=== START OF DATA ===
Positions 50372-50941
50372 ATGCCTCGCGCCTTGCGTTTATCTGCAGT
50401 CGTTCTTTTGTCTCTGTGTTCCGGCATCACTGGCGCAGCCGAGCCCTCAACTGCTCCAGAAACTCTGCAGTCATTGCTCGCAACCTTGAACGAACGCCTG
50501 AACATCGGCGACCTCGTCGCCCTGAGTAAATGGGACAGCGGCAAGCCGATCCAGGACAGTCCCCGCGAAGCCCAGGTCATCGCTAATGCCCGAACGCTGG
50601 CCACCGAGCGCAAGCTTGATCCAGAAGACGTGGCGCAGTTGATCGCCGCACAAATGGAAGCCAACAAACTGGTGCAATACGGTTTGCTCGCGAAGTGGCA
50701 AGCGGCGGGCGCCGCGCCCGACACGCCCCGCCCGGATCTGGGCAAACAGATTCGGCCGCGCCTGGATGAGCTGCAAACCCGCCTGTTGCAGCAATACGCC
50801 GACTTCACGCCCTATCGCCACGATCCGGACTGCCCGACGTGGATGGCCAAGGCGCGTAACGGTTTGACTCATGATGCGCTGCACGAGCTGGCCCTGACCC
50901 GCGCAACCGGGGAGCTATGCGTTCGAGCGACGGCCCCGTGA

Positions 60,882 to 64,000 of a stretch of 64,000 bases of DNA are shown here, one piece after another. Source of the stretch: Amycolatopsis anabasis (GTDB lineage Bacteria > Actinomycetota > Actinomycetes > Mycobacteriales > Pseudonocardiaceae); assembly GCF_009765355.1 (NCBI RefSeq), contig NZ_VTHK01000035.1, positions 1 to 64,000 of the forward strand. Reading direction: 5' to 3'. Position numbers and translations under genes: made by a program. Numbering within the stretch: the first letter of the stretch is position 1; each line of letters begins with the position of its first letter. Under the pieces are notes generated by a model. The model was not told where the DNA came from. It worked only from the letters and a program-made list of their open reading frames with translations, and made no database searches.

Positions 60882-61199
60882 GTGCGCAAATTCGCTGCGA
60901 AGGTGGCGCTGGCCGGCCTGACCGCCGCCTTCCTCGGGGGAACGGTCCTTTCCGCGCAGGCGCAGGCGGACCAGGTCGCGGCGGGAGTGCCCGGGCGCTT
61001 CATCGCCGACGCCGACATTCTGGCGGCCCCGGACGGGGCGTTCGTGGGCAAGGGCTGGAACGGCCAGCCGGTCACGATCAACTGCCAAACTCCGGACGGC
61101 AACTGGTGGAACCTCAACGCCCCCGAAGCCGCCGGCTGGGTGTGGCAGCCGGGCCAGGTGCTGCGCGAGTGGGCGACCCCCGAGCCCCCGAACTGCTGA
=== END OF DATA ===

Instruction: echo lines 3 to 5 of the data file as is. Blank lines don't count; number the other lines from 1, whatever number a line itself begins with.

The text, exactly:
50401 CGTTCTTTTGTCTCTGTGTTCCGGCATCACTGGCGCAGCCGAGCCCTCAACTGCTCCAGAAACTCTGCAGTCATTGCTCGCAACCTTGAACGAACGCCTG
50501 AACATCGGCGACCTCGTCGCCCTGAGTAAATGGGACAGCGGCAAGCCGATCCAGGACAGTCCCCGCGAAGCCCAGGTCATCGCTAATGCCCGAACGCTGG
50601 CCACCGAGCGCAAGCTTGATCCAGAAGACGTGGCGCAGTTGATCGCCGCACAAATGGAAGCCAACAAACTGGTGCAATACGGTTTGCTCGCGAAGTGGCA